By Norman Rosenfield
The Mishna on daf (page) 9a in tractate Pesachim tells us not to worry on Pesach (Passover) that a weasel may have dragged chametz (leavened grain product, prohibited on Passover) from house to house, or from one location to another within a single house. Why is this not a concern? Because, much to the relief of those of us with obsessive compulsive tendencies, the rabbis were mindful of the following anxiety-inducing thought process: once I’m worrying about chametz being moved from house to house, I should worry about chametz being transported from courtyard to courtyard; and why stop there — might as well worry that the darned weasel took chametz in its mouth on Amsterdam Avenue in the Heights, crossed the GW Bridge and dropped it off at Dougies in Teaneck, NJ.
Fortunately, the rabbis curbed our required level of concern, allowing us to continue our Pesach preparations without going completely crazy. There has been a noticeable trend in recent years to publish articles pointing out the difference between preparing for Pesach and cleaning the ceiling, between placing shelf liners in cupboards and replacing kitchen cabinets. These distinctions came to a head in the weeks leading up to this past year’s global matchup between the holiday and first-time Pesach preparers, which almost read like a football score: Pesach ‘20, COVID-19. Luckily, tractate Pesachim had our backs during this unprecedented challenge.
On the evening before Pesach, we are obligated to initiate a search by candlelight for chametz in our homes. This is the search where we leave 10 pieces of chametz around our property, collect them and burn them the following morning. Beginning on daf 9b, the Gemara addresses this annual obligation by providing an exhaustive list of what-if situations: What if a mouse came into a house that has nine piles of matzah (unleavened bread eaten on Passover) and one pile of chametz? What would happen if that mouse took a piece from one of those piles and brought it into another house, one that was already searched for chametz … and we don’t know if the mouse helped himself from the matzah pile or the chametz pile? In such a case, the second house must be searched again for chametz — that is, unless the mouse was only seen taking the piece at a distance from the piles, but was not seen taking from the piles themselves.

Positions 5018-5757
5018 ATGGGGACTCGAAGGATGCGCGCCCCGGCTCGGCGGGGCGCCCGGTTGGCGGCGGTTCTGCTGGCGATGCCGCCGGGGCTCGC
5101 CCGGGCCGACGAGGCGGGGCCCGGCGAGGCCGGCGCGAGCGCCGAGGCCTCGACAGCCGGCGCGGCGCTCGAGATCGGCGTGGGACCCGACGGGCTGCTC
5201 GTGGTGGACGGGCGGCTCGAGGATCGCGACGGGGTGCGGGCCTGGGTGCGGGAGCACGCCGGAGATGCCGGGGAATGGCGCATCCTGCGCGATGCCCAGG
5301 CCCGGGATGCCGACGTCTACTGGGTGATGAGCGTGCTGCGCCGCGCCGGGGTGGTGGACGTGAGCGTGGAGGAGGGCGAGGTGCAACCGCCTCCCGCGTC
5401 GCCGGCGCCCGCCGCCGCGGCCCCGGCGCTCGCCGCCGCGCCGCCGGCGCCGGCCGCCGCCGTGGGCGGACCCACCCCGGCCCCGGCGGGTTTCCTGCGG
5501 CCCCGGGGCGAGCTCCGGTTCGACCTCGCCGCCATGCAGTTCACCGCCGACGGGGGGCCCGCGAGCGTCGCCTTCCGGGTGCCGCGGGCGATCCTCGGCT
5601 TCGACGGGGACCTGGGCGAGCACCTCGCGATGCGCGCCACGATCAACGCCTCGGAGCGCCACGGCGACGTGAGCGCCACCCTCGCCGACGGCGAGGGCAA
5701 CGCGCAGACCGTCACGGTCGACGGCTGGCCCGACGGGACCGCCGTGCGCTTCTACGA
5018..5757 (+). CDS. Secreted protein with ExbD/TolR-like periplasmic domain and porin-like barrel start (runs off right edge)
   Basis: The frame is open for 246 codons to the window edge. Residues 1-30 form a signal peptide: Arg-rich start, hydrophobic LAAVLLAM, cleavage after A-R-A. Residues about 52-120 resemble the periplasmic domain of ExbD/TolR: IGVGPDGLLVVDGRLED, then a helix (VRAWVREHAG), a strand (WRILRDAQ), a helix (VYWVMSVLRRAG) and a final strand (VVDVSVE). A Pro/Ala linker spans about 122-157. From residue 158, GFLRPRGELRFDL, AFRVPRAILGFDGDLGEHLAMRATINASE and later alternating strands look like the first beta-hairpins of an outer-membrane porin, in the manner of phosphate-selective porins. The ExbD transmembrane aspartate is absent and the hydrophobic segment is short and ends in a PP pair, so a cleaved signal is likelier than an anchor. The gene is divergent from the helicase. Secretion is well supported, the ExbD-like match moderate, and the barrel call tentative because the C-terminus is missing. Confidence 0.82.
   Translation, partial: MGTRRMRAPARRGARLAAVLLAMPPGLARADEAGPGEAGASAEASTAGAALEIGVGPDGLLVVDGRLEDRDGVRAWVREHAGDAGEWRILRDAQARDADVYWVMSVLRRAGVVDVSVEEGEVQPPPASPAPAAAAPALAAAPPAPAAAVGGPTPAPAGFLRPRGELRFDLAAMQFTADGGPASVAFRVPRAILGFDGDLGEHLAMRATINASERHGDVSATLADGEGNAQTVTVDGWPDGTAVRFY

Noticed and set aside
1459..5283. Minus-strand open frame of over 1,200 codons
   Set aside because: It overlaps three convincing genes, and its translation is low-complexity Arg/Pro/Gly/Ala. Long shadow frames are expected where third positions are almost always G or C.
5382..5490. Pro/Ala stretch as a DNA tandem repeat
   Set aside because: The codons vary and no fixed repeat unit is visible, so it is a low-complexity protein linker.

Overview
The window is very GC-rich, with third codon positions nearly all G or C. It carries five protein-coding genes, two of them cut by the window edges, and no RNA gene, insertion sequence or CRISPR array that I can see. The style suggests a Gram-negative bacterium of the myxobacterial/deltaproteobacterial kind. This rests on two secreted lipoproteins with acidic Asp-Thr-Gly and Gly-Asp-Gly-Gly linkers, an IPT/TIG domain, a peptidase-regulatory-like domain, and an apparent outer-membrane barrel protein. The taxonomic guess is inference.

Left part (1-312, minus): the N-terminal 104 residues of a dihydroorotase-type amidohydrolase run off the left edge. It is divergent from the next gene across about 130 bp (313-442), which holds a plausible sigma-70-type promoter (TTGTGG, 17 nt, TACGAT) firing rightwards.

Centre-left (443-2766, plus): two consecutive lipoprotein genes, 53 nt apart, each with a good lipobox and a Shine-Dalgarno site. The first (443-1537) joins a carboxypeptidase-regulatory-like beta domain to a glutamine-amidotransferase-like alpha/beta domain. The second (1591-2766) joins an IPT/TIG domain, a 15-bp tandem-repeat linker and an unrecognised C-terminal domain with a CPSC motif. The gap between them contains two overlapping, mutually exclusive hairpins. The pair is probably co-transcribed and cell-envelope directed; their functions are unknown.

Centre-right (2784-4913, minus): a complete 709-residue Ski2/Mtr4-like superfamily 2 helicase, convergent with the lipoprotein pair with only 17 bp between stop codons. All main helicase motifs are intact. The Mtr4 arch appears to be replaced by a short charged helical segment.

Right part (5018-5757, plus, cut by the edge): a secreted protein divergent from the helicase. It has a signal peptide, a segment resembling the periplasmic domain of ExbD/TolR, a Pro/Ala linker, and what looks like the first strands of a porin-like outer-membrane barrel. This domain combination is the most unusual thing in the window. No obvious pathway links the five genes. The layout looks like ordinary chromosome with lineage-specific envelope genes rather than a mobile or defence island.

Following a series of related questions about the halacha (Jewish Law) of finding unexpected chametz, the Gemara (Talmud) begins a new round of inquiries: “If a mouse entered a house….” with a loaf of bread in its mouth, and the homeowner came in afterward and found crumbs on the floor — Rava says that he/she will need to perform a new search, because it is not the way of mice to crumble their food.
“If a mouse entered a house….” with a loaf of bread in its mouth, and then a mouse came out of the house with a loaf of bread in its mouth — can we assume it’s the same mouse? Maybe it is a different mouse with the same loaf, or maybe it’s a different mouse with a different loaf … A different mouse with a different loaf would necessitate a new search for chametz, but we have no way of confirming those details …
“If a mouse entered a house….” with a loaf of bread in its mouth, and a weasel later emerged from the house with a loaf of bread — do we assume it was the same bread that the mouse brought inside?
“If a mouse entered a house….” with a loaf of bread in its mouth, and a weasel came out of the house with the bread and the mouse in its mouth — how do we rule? Was it the same mouse that went into the house initially? It is impossible to issue a ruling on these cases, given we cannot verify essential information, and the Gemara therefore ends by stating: “teiku” — let these questions stand unresolved.
With all the uncertainty surrounding the ongoing pandemic, it’s important to remind ourselves that we can’t know everything or have all the answers. Now more than ever, the future is completely unpredictable — we may very well celebrate Pesach ‘21 much like we did last year, only this time around we can hopefully better prepare ourselves for another holiday spent in isolation. That being said, you might want to start getting ready for Pesach by finishing off the last of those jelly doughnuts from Chanukah, so as not to leave any crumbs for the mice and weasels!